The Causality Horizon and the Developmental Bases of Morphological Evolution
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With the advent of evolutionary developmental research, or EvoDevo, there is hope of discovering the roles that the genetic bases of development play in morphological evolution. Studies in EvoDevo span several levels of organismal organization. Low-level studies identify the ultimate genetic changes responsible for morphological variation and diversity. High-level studies of development focus on how genetic differences affect the dynamics of gene networks and epigenetic interactions to modify morphology. Whereas an increasing number of studies link independent acquisition of homoplastic or convergent morphologies to similar changes in the genomes, homoplasies are not always found to have identical low-level genetic underpinnings. This suggests that a combination of low- and high-level approaches may be useful in understanding the relationship between genetic and morphological variation. Therefore, as an empirical and conceptual framework, we propose the causality horizon to signify the lowest level that allows linking homoplastic morphologies to similar changes in the development. A change in a system below the causality horizon cannot be generalized. In more concrete terms, homoplastic morphologies cannot be reduced to the same change in gene regulation when that change occurs below the causality horizon; rather, a higher-level mechanism should be identified.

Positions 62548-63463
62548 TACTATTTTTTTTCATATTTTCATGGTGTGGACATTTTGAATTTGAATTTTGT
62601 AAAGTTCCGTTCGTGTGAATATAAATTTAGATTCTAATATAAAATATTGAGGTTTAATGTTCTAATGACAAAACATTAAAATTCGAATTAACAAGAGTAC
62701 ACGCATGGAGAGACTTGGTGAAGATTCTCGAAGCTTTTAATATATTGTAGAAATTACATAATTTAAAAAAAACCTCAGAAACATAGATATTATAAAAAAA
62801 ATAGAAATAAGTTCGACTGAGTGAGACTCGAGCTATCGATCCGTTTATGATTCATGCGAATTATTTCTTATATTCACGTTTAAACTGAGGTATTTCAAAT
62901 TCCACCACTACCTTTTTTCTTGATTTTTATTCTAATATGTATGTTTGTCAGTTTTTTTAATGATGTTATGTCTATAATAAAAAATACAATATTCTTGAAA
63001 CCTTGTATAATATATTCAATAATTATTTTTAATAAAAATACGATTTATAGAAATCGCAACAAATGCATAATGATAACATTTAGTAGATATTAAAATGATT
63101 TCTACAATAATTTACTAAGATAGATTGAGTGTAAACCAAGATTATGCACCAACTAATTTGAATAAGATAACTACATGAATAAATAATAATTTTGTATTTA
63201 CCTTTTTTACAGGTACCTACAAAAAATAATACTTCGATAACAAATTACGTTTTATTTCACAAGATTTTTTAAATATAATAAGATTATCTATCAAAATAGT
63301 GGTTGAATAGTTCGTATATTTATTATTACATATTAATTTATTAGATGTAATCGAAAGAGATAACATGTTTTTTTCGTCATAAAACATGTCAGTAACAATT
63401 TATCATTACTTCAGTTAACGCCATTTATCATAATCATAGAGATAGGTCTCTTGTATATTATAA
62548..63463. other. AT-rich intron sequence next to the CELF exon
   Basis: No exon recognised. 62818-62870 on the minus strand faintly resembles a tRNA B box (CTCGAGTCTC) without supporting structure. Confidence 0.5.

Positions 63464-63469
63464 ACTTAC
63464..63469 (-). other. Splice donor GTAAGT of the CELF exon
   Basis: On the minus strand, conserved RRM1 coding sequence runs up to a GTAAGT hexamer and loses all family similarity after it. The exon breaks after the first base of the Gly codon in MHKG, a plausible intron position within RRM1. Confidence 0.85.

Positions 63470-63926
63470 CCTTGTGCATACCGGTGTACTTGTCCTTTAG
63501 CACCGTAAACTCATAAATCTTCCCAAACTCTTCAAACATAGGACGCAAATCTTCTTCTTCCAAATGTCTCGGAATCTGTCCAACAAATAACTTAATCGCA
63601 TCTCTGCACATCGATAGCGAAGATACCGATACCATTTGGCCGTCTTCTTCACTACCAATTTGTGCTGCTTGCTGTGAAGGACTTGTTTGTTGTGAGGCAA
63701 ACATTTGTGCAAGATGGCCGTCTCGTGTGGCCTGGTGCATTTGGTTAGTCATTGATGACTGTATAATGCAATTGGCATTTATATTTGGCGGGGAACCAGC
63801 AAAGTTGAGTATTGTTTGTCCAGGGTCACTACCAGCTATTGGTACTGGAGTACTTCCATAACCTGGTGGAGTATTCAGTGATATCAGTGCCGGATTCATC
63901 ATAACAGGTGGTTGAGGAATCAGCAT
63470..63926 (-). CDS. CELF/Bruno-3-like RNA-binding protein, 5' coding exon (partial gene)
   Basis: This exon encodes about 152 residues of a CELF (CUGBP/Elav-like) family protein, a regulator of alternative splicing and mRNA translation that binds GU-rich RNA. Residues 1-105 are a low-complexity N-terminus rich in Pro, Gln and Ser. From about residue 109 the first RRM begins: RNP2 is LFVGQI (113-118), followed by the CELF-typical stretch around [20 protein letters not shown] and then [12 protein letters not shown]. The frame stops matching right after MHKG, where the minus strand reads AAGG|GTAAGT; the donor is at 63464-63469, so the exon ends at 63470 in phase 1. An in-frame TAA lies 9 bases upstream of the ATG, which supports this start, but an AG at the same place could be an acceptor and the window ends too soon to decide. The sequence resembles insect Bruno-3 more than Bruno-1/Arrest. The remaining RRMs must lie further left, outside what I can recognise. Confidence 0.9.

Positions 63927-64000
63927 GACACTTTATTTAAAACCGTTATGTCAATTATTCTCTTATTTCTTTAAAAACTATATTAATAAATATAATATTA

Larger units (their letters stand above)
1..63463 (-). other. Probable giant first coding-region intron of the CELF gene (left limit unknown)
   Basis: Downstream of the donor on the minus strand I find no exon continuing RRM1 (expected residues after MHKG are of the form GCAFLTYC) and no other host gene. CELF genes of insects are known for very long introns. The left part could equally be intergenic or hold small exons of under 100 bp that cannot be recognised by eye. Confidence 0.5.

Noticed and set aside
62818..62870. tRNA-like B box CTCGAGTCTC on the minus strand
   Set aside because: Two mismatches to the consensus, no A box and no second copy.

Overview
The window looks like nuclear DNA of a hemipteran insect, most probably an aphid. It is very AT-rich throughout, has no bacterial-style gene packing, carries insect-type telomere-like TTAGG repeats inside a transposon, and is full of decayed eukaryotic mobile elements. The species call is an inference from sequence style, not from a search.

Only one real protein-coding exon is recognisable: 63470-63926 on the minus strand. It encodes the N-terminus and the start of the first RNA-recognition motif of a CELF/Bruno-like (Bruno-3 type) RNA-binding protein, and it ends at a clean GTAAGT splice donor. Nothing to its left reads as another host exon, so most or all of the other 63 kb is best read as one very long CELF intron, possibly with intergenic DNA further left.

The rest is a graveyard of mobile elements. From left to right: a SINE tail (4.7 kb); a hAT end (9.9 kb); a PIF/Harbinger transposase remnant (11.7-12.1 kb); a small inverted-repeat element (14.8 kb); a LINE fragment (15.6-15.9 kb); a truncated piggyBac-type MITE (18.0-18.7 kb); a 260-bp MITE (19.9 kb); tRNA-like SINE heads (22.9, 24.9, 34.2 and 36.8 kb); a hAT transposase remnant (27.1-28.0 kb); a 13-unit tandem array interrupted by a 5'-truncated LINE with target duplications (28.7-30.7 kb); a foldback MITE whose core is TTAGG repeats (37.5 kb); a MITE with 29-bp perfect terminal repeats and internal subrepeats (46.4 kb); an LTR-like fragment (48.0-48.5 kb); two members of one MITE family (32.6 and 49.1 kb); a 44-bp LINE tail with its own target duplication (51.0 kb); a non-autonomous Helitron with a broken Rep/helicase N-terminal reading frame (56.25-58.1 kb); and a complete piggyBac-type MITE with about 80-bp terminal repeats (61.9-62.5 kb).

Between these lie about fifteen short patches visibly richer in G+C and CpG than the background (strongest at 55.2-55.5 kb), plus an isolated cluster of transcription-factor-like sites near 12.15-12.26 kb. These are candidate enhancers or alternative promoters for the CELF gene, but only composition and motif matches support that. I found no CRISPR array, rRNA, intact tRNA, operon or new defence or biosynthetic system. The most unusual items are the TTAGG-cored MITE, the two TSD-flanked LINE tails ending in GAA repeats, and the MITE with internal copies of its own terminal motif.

KeywordsCausality horizon EvoDevo Genotype–Phenotype map Patterning
We thank Jeffrey Schwartz for providing a forum to develop ideas presented in the article, and David Polly and Kate MacCord for critically reviewing the manuscript.
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